Colorado meth lab transformed into a minimalist artist retreat with rammed earth walls

April 23, 2018 by  
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A former meth lab in North Boulder, Colorado has received a new lease on life as an artist retreat with a beautifully minimalist design. Denver-based tres birds workshop designed the Swoon Art House with a careful eye on environmental stewardship, using “100 percent renewable resources” including rammed earth walls and geothermal wells. Created as part of the Swoon/ Boulder Museum Contemporary Art International Artists Residency , the 7,000-square-foot Swoon Art House merges forward-thinking design and technology with ancient construction techniques. Designed like a sculpture in itself, the artist retreat features two long structures set at an angle to one another. Round metal roofs top the building and contrast with the 30-inch-thick rammed earth walls created using soil from the site. Four vertical geothermal wells power the building’s heating and cooling system. Related: Tattoo shop-turned-distillery renovated using materials reclaimed on-site The first building houses two lofted bedrooms with bathrooms and a full kitchen for artists in residency. A small glass-walled passageway leads to the second building, which serves as an art studio. Energy-conserving windows line the studio walls, while hidden storage spaces add to the clean, minimalist feel. “The structure, from the physical design to the flow of energy, is based on the circle,” the architecture firm said. “The circle holds particular significance in ancient and modern culture, symbolizing that which is without a beginning or an end.” + tres birds workshop

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Colorado meth lab transformed into a minimalist artist retreat with rammed earth walls

Even NASA isn’t quite sure how to explain these holes in the Arctic Sea’s ice

April 23, 2018 by  
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Can you identify the holes in the sea ice pictured above? If so, let NASA know. They recently posted the image, snapped over the Beaufort Sea, as the April 2018 Puzzler on their “Earth Matters” blog. They aren’t quite sure what caused them, although they ventured a few ideas, including heat, thin ice, and even rogue seals. NASA Operation IceBridge mission scientist John Sonntag captured the baffling image from a P-3 research plane soaring over the eastern Beaufort Sea. Sonntag had never seen holes like this before; writing from the field, he said, “We saw these sorta-circular features only for a few minutes today. I don’t recall seeing this sort of thing elsewhere.” Related: The first salty lakes discovered in the Arctic could hold the key to finding alien life Before the agency revealed that the photo was from the Arctic , Internet users offered plenty of guesses as to its location – from fires in Oklahoma to the surface of Mars. User Scott Stensland came close when he guessed the circles were open water holes in ice created by ocean mammals, such as seals . Indeed, that’s similar to one answer NASA has come up with: the holes bear a resemblance to photographs of breathing holes harp seals and ring seals have created. National Snow and Ice Data Center scientist Walt Meier told NASA, “The encircling features may be due to waves of water washing out over the snow and ice when the seals surface. Or it could be a sort of drainage feature that results from when the hole is made in the ice.” Cold Regions Research and Engineering Laboratory sea ice scientist Chris Polashenski told NASA he’d glimpsed features like these holes in the past. Seals could offer one answer; another is convection. University of Maryland at Baltimore County glaciologist Chris Shuman, who’s based at the agency’s Goddard Space Flight Center, told NASA, “This is in pretty shallow water generally, so there is every chance this is just ‘warm springs’ or seeps of ground water flowing from the mountains inland that make their presence known in this particular area. The other possibility is that warmer water from Beaufort currents or out of the Mackenzie River is finding its way to the surface due to interacting with the bathymetry , just the way some polynyas form.” + NASA Earth Observatory + Curious Circles in Arctic Sea Ice Images via John Sonntag/Operation IceBridge/NASA and NASA/Joe MacGregor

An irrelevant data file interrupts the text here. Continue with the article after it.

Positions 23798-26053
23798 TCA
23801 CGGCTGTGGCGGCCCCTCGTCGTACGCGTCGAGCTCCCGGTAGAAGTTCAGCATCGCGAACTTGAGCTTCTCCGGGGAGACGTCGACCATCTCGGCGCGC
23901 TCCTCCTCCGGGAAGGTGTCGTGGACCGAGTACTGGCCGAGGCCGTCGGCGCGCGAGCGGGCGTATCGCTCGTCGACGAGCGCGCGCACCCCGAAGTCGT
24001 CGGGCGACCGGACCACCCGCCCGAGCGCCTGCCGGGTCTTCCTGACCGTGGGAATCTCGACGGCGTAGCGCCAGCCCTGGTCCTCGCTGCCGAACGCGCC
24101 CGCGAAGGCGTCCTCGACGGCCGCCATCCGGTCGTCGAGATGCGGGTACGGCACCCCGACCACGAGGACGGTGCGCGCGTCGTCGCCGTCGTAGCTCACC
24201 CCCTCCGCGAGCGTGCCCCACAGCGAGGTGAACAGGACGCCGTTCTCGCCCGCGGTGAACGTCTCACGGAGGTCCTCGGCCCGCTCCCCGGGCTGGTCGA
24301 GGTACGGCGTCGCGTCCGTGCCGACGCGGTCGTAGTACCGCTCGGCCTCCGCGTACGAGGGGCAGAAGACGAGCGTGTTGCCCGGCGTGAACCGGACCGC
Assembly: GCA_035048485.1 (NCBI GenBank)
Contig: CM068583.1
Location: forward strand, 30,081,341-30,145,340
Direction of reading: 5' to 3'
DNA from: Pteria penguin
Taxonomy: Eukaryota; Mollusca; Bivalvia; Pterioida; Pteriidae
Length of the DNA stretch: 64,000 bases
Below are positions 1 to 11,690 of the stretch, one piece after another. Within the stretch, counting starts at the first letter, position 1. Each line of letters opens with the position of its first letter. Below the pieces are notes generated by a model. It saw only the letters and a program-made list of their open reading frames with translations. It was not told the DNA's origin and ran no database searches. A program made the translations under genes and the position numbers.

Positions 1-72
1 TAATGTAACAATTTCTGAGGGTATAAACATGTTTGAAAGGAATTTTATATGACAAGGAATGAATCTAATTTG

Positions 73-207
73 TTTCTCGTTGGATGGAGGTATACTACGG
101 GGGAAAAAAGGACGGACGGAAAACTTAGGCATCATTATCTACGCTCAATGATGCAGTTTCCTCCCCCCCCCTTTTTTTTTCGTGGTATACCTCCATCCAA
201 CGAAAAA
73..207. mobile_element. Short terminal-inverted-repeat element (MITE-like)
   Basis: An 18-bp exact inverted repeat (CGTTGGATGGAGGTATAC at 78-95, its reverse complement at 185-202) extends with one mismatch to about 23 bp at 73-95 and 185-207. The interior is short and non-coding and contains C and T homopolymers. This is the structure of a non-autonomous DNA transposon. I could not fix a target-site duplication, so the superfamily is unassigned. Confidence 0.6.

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Even NASA isn’t quite sure how to explain these holes in the Arctic Sea’s ice

This great ape species was discovered 6 months ago and it’s already threatened by a dam

April 23, 2018 by  
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The Tapanuli orangutan was only discovered six months ago — and it’s already under threat of extinction from human development. Only 800 Tapanuli orangutans live in the wild today — however state-run Chinese company Sinohydro plans to construct a dam in northern Sumatra that will result in the deforestation of the orangutan’s habitat. If completed, the dam could pose an existential danger to the animals. Researchers fear that the construction of the  510 megawatt dam in the fragile Batang Toru ecosystem will result in the extinction of certain communities within the already vulnerable Tapanuli population. “Building the dam means chopping the orangutan population in half,” Borneo Futures director and orangutan expert Erik Meijaard told The Guardian . “You end up with two smaller populations, and these will have much reduced chances of survival, because a small population is more likely to go extinct than a large one.” Although Sinohydro did not include the orangutan in its environmental management plan, the Indonesian government approved the project. “The impact will not just be the destruction of the habitat where they want to build the dam and roads, tunnel, electricity lines,” scientist Gabriella Fredriksson explained to the Guardian , “but it will cause the extinction of two of the three sub-populations, and in addition create access and destroy the most important habitat of the only viable population left.” Related: UK researchers are developing an orangutan-safe alternative to palm oil “The Indonesian government needs to respect its own laws,” Meijaard said. “Orangutans are protected species. The Indonesian law clearly prohibits any actions that harm a protected species or its nests. It is obvious that the hydrodam is harming a protected species, so why does the government allow this?” Instead of building a dam, researcher Serge Wich suggested that the government pursue a geothermal project farther north from the orangutan habitat. According to Wich, this proposed project could yield one gigawatt of power, significantly more than the dam. The newly discovered orangutans are suffering under a broader extinction crisis, in which the large mammals of Sumatra, such as the Sumatran tiger , the Sumatran rhino and the Sumatran elephant have become critically endangered. Via The Guardian Images via Tim Laman and Sumatran Orangutan Conservation Programme